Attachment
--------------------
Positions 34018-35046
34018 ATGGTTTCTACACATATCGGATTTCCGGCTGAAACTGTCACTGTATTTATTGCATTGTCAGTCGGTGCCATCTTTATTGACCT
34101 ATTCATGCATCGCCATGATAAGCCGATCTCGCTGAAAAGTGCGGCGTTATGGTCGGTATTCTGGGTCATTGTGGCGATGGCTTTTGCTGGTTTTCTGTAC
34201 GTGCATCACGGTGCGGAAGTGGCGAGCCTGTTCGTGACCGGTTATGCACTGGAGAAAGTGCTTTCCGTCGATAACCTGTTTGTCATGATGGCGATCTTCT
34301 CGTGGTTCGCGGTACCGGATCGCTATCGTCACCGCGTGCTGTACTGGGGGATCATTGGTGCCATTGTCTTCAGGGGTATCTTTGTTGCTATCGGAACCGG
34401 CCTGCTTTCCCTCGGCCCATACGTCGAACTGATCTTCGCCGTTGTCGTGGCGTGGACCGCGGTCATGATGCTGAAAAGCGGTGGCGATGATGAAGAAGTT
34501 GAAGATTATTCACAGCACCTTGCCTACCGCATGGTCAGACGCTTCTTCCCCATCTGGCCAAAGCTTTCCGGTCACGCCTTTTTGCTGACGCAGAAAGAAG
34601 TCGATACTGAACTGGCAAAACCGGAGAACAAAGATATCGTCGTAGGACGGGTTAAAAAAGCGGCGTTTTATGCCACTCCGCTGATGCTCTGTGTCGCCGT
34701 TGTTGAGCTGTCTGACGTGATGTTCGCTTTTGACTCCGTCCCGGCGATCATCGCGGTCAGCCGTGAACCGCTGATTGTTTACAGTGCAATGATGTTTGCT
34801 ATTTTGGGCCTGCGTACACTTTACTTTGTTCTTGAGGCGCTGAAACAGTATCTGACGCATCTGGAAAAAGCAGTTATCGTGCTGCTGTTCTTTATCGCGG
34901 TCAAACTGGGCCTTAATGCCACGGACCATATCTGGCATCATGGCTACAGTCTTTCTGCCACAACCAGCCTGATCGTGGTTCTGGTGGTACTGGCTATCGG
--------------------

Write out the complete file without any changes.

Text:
Positions 34018-35046
34018 ATGGTTTCTACACATATCGGATTTCCGGCTGAAACTGTCACTGTATTTATTGCATTGTCAGTCGGTGCCATCTTTATTGACCT
34101 ATTCATGCATCGCCATGATAAGCCGATCTCGCTGAAAAGTGCGGCGTTATGGTCGGTATTCTGGGTCATTGTGGCGATGGCTTTTGCTGGTTTTCTGTAC
34201 GTGCATCACGGTGCGGAAGTGGCGAGCCTGTTCGTGACCGGTTATGCACTGGAGAAAGTGCTTTCCGTCGATAACCTGTTTGTCATGATGGCGATCTTCT
34301 CGTGGTTCGCGGTACCGGATCGCTATCGTCACCGCGTGCTGTACTGGGGGATCATTGGTGCCATTGTCTTCAGGGGTATCTTTGTTGCTATCGGAACCGG
34401 CCTGCTTTCCCTCGGCCCATACGTCGAACTGATCTTCGCCGTTGTCGTGGCGTGGACCGCGGTCATGATGCTGAAAAGCGGTGGCGATGATGAAGAAGTT
34501 GAAGATTATTCACAGCACCTTGCCTACCGCATGGTCAGACGCTTCTTCCCCATCTGGCCAAAGCTTTCCGGTCACGCCTTTTTGCTGACGCAGAAAGAAG
34601 TCGATACTGAACTGGCAAAACCGGAGAACAAAGATATCGTCGTAGGACGGGTTAAAAAAGCGGCGTTTTATGCCACTCCGCTGATGCTCTGTGTCGCCGT
34701 TGTTGAGCTGTCTGACGTGATGTTCGCTTTTGACTCCGTCCCGGCGATCATCGCGGTCAGCCGTGAACCGCTGATTGTTTACAGTGCAATGATGTTTGCT
34801 ATTTTGGGCCTGCGTACACTTTACTTTGTTCTTGAGGCGCTGAAACAGTATCTGACGCATCTGGAAAAAGCAGTTATCGTGCTGCTGTTCTTTATCGCGG
34901 TCAAACTGGGCCTTAATGCCACGGACCATATCTGGCATCATGGCTACAGTCTTTCTGCCACAACCAGCCTGATCGTGGTTCTGGTGGTACTGGCTATCGG